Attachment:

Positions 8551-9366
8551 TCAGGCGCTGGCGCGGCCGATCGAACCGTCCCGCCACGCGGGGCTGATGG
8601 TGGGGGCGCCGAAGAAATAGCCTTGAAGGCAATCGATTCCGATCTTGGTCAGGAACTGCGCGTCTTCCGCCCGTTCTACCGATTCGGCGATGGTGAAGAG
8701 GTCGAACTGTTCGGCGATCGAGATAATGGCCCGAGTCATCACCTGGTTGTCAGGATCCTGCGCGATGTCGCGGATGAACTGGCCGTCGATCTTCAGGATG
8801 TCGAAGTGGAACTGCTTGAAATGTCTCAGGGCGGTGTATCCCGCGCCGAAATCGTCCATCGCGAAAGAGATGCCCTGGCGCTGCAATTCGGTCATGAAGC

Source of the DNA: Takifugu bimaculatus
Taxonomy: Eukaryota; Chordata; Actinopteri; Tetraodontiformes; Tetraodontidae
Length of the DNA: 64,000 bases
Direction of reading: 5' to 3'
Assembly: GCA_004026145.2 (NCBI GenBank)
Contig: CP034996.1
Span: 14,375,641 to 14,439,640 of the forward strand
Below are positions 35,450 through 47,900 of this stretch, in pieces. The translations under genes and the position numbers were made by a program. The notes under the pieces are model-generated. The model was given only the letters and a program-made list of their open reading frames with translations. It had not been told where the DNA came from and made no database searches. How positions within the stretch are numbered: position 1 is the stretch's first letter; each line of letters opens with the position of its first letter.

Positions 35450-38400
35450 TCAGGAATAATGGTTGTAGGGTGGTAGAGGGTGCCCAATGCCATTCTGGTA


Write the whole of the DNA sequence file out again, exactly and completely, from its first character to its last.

Positions 8551-9366
8551 TCAGGCGCTGGCGCGGCCGATCGAACCGTCCCGCCACGCGGGGCTGATGG
8601 TGGGGGCGCCGAAGAAATAGCCTTGAAGGCAATCGATTCCGATCTTGGTCAGGAACTGCGCGTCTTCCGCCCGTTCTACCGATTCGGCGATGGTGAAGAG
8701 GTCGAACTGTTCGGCGATCGAGATAATGGCCCGAGTCATCACCTGGTTGTCAGGATCCTGCGCGATGTCGCGGATGAACTGGCCGTCGATCTTCAGGATG
8801 TCGAAGTGGAACTGCTTGAAATGTCTCAGGGCGGTGTATCCCGCGCCGAAATCGTCCATCGCGAAAGAGATGCCCTGGCGCTGCAATTCGGTCATGAAGC

Source of the DNA: Takifugu bimaculatus
Taxonomy: Eukaryota; Chordata; Actinopteri; Tetraodontiformes; Tetraodontidae
Length of the DNA: 64,000 bases
Direction of reading: 5' to 3'
Assembly: GCA_004026145.2 (NCBI GenBank)
Contig: CP034996.1
Span: 14,375,641 to 14,439,640 of the forward strand
Below are positions 35,450 through 47,900 of this stretch, in pieces. The translations under genes and the position numbers were made by a program. The notes under the pieces are model-generated. The model was given only the letters and a program-made list of their open reading frames with translations. It had not been told where the DNA came from and made no database searches. How positions within the stretch are numbered: position 1 is the stretch's first letter; each line of letters opens with the position of its first letter.

Positions 35450-38400
35450 TCAGGAATAATGGTTGTAGGGTGGTAGAGGGTGCCCAATGCCATTCTGGTA